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Fruit rice paper rolls


0:30 Prep • 12 Serves • Main • Every day


Rice paper rolls

12 x 16cm rice paper sheets (see tips)

fresh mint (optional, see tips)

1 small green apple, thinly sliced

3 strawberries, thinly sliced

1 mandarin, peeled and thinly sliced

1 kiwifruit, peeled and thinly sliced

¼ small banana, peeled and thinly sliced

½ cup raspberries

¹/³ cup blueberries

1 small mango, thinly sliced


Chocolate sauce

100g 70% dark chocolate, chopped

1 tablespoon reduced-fat spread

2 tablespoons light cream


Strawberry sauce

1 cup strawberries

2 teaspoons sifted icing sugar


In a small saucepan, over a very low heat, place chocolate, spread and cream and stir until melted, smooth and combined. Transfer sauce to a serving bowl. Set aside to cool. 

In a small food processor, blitz strawberries until smooth. Stir in icing sugar and transfer sauce to a serving bowl.

Half-fill a shallow dish with warm water. Soak 1 rice paper sheet in water until soft. Place on work surface. Place 1 mint leaf, if using, along edge of rice paper. Top with a selection of fruit (be careful not to overfill). Roll up, folding in the sides to enclose filling. Set roll aside and cover with a damp tea towel to prevent it drying out. Repeat with remaining rice paper sheets, mint leaves and fruit to make 12 rolls.

Serve fruit rice paper rolls with dipping sauces.


Rice paper sheets are usually available in the Asian food aisle of your local supermarket.

You can use any frozen berries, instead of fresh, for the sauce. Thaw them before using. Fresh mint leaves can also be added to the sauce if desired.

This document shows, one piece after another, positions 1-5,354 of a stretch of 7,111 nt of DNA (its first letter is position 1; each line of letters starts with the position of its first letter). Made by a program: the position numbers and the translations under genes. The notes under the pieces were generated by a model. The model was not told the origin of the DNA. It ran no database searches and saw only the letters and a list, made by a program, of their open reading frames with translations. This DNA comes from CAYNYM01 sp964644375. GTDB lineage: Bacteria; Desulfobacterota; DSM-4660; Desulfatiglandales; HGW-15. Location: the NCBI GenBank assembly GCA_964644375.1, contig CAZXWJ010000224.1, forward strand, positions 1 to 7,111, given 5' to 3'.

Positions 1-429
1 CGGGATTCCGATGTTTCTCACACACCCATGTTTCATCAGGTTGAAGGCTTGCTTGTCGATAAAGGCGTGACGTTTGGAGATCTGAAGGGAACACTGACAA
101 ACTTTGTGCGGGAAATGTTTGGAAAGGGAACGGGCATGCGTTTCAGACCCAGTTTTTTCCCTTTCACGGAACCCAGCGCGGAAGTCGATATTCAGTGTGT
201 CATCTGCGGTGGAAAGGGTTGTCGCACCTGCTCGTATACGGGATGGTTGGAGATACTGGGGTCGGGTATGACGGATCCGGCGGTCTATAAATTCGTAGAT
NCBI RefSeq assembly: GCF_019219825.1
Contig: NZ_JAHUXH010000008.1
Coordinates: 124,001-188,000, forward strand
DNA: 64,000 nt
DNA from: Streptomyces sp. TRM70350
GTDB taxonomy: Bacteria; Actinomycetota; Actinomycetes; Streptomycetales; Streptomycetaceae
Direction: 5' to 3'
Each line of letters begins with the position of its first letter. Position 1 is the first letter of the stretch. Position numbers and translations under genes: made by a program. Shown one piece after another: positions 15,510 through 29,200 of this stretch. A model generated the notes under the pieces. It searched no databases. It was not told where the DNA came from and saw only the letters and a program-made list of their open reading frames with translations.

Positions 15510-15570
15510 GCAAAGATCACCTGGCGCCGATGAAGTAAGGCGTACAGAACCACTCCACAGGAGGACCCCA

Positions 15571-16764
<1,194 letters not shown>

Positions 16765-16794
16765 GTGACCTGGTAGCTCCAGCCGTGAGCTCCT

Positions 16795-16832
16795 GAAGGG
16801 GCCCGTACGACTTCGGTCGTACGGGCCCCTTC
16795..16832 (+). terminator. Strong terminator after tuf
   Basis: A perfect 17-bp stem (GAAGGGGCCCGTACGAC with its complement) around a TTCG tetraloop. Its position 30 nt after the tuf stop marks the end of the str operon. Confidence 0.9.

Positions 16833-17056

If you don’t wish to make dipping sauces, serve rolls with reduced-fat, Greek-style yoghurt or a drizzle of honey.


Per serve 540kJ/129 Calories; 2g protein; 4g fat (includes 2g saturated fat; saturated : unsaturated fat ratio 1.0); 20g available carbohydrate (includes 11g sugars and 9g starch); 2g fibre; 90mg sodium


Courtesy of Australian Healthy Food Guide magazine.

HFG March 2022

For more healthy recipe inspiration and expert advice, visit

Pomegranate salad


0:25 Prep • 4 Serves • Side • Every day


1 cup buckwheat

2 teaspoon ras el hanout (see tip)

2 tablespoon olive oil, plus 2 tablespoons extra to drizzle

2 carrots, julienned or grated

2 oranges, peeled, pith removed and sliced into circles

large bunch fresh flatleaf parsley, leaves picked

small bunch fresh dill, fronds picked

handful fresh mint leaves, roughly chopped

1 pomegranate, seeds bashed out


In a saucepan, cover the buckwheat with 1 2/3 cups water and bring to the boil, then simmer for 5–8 min until most of the water has been absorbed. Drain the buckwheat in a sieve and rinse with cold water, then drain again. Tip the buckwheat into a bowl and mix in the ras el hanout, oil and some freshly ground black pepper. Mix in the carrots and oranges.

Put the parsley leaves on to a serving platter, then mix through with the buckwheat. Scatter with the dill, mint and pomegranate seeds and give another mix before serving. Add a light drizzle of olive oil to serve.


Ras el hanout is a spice blend usually cinnamon, cumin, coriander, allspice, black pepper, and ginger. Look for it in the spice aisle of your supermarket or in some specialty food stores.


Per serve 1293kJ/309 Calories; 5g protein; 12.3g fat (includes 1.7g saturated fat; saturated : unsaturated fat ratio 0.2); 47.5g available carbohydrate (includes 15.1g sugars and 32.4g starch); 6.7g fibre; 79mg sodium


Courtesy of Australian Healthy Food Guide magazine.

HFG March 2022

For more healthy recipe inspiration and expert advice, visit